David Bohm was an eminent quantum physicist. As a young man he worked closely with Albert Einstein at Princeton University. With Yakir Aharonov he discovered the Aharonov-Bohm effect. He was later Professor of Theoretical Physics at Birkbeck College, London University, and was the author of several books, including Causality and Chance in Modern Physics 1 and Wholeness and the Implicate Order. 2 He died in 1992. This dialogue was first published in ReVision Journal, and the editorial notes are by Renée Weber, the journal’s editor. 3
Bohm: Suppose we look at the development of the embryo, at those problems where you feel the present mechanistic approach doesn’t work. What would the theory of morphogenetic fields do that others don’t?
In each moment there’s a selection of which potential is going to be realized, depending to some extent on the past history, and to some extent on creativity.
Sheldrake: The developing organism would be within the morphogenetic field, and the field would guide and control the form of the organism’s development. The field has properties not just in space but in time. Waddington demonstrated this with his concept of the chreode [see Fig. 5], represented by models of valleys with balls rolling down them towards an endpoint. This model looks mechanistic when you first see it. But when you think about it for just a minute you see that this endpoint, which the ball is rolling down the valley towards, is in the future, and it is, as it were, attracting the ball to it. Part of the strength of this model depends on the fact that if you displace the marble up the sides of the valley, it will roll down again and reach the same endpoint; this represents the ability of living organisms to reach the same goal, even if you disrupt them – cut off a bit of embryo and it can grow back again; you’ll still reach the same endpoint.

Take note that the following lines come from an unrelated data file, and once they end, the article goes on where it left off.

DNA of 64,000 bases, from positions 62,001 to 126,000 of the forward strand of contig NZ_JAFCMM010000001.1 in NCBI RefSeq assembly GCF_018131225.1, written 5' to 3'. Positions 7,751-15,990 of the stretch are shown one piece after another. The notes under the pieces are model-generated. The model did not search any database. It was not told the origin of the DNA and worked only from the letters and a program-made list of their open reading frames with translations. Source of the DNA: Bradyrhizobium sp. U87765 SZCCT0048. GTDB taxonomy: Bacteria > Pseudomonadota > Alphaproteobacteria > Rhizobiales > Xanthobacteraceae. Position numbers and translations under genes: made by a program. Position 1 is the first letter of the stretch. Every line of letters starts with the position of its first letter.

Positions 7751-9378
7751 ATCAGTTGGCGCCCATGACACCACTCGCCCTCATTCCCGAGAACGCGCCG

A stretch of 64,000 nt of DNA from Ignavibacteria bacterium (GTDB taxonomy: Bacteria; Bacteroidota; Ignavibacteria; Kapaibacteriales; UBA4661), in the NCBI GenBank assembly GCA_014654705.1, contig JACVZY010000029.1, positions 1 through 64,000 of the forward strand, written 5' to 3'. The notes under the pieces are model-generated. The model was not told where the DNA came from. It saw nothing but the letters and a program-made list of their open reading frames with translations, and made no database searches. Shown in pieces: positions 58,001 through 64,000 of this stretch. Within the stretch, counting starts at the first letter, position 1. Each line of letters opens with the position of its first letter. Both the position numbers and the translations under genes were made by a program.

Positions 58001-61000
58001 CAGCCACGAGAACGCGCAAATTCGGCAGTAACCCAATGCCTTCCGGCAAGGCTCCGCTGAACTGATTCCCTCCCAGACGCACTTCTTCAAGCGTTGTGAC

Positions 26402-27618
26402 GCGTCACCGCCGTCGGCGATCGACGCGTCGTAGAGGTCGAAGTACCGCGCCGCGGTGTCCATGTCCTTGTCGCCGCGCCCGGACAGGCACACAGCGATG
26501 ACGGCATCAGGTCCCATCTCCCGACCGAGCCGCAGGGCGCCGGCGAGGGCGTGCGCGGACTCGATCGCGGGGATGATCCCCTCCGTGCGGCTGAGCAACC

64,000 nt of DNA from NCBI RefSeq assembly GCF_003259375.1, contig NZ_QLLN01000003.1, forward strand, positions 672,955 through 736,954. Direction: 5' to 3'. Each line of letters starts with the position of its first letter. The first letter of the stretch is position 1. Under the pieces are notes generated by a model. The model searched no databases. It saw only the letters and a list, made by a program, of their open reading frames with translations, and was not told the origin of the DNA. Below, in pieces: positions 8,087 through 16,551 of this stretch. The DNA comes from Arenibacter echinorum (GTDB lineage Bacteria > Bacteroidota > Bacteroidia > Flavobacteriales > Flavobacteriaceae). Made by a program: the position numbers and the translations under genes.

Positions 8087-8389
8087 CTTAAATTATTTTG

Bohm: In physics the Lagrangian law is rather similar; the Lagrangian falls into a certain minimum level, as in the case of the chreode. It’s not an exact analogy, but you could say that in some sense the classical atomic orbit arises by following some sort of chreode. That’s one way classical physics could be looked at. And you could perhaps even introduce some notion of physical stability on the basis of a chreode. But from the point of view of the implicate order, I think you would have to say that this formative field is a whole set of potentialities, and that in each moment there’s a selection of which potential is going to be realized, depending to some extent on the past history, and to some extent on creativity.
Sheldrake: But this set of potentialities is a limited set, because things do tend towards a particular endpoint. I mean cat embryos grow into cats, not dogs. So there may be variation about the exact course they can follow, but there is an overall goal or endpoint.
Bohm: But there would be all sorts of contingencies that determine the actual cat.